However, if you really feel you need to alter the states that a request can go through, it is possible to do this to some degree within your theme. Have a think about what is required, and then send a message to the Alaveteli mailing list for feedback and discussion. Then you’ll need to ask your developer to implement the new states. It’s usually no more than a couple of days’ work, often less. But complicated workflows might take a bit longer.

Write the help pages

The default help pages in Alaveteli are taken from WhatDoTheyKnow, and are therefore relevant only to the UK. You should take these pages as inspiration, but review their content with a view to your jurisdiction. See the documentation on Alaveteli’s themes for details on which pages are important, and what content they need to have.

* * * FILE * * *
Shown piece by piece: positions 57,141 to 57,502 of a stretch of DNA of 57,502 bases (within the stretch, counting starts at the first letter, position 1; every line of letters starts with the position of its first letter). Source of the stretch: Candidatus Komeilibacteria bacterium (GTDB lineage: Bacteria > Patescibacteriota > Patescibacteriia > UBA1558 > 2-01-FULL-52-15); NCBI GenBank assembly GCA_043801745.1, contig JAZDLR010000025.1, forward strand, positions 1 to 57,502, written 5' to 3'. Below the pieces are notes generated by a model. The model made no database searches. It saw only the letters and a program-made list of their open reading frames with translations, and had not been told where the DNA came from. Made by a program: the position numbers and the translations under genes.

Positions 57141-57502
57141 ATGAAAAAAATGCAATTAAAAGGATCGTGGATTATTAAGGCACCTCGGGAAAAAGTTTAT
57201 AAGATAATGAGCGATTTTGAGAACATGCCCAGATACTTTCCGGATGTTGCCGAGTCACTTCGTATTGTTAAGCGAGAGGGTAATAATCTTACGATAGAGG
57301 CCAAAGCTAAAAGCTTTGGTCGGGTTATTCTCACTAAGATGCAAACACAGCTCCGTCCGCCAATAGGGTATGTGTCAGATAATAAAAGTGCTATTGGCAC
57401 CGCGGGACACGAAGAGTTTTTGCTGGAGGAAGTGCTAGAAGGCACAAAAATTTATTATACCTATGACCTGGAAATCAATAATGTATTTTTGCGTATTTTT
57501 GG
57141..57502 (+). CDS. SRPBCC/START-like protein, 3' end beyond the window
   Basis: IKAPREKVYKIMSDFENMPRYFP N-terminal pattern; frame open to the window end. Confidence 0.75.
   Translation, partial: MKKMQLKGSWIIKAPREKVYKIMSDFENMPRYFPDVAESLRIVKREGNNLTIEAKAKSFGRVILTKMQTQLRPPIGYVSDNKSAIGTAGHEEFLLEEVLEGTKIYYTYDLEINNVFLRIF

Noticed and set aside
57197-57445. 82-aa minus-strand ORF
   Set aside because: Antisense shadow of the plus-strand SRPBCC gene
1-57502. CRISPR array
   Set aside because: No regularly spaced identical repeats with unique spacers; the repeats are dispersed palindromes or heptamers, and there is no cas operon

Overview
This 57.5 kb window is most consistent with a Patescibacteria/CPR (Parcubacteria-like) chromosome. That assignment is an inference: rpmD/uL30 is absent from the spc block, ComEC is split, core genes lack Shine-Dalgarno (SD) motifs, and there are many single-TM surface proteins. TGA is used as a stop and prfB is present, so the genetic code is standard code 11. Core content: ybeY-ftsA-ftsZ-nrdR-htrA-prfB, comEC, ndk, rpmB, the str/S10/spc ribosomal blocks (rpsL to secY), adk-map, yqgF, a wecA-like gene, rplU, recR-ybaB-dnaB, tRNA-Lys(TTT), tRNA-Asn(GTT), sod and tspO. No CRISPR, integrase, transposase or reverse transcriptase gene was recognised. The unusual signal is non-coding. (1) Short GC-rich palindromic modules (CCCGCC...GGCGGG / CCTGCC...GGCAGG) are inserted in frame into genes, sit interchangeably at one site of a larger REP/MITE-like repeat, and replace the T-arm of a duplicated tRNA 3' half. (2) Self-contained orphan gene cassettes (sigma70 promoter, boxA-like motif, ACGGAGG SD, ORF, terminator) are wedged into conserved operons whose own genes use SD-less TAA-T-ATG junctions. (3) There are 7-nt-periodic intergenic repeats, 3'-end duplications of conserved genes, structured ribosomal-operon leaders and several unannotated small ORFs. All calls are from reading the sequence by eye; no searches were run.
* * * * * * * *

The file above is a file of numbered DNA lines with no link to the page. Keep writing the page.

The help pages contain some HTML. Your tech person should be able to advise on this.

Once the pages are written, ask your tech person to add them to your theme.

Now is also a good time to start thinking about some of your standard emails that you’ll be sending out in response to common user queries and administrative tasks – for example, an email that you send to IT departments asking them to whitelist emails from your Alaveteli website (if your emails are being marked as spam). See the Administrator’s Manual for details on some of the common administrative tasks. There is a list of the standard emails used by WhatDoTheyKnow on the FOI Wiki.

Other software customisations

Perhaps you would like a new usability-related feature not in Alaveteli already, like the automated language detection for multi-language websites; or Facebook integration; or an iPhone app.

Perhaps you’ve found an area relating to translations that Alaveteli doesn’t yet support fully (for example, we’ve not yet needed to implement a site with a language written right-to-left).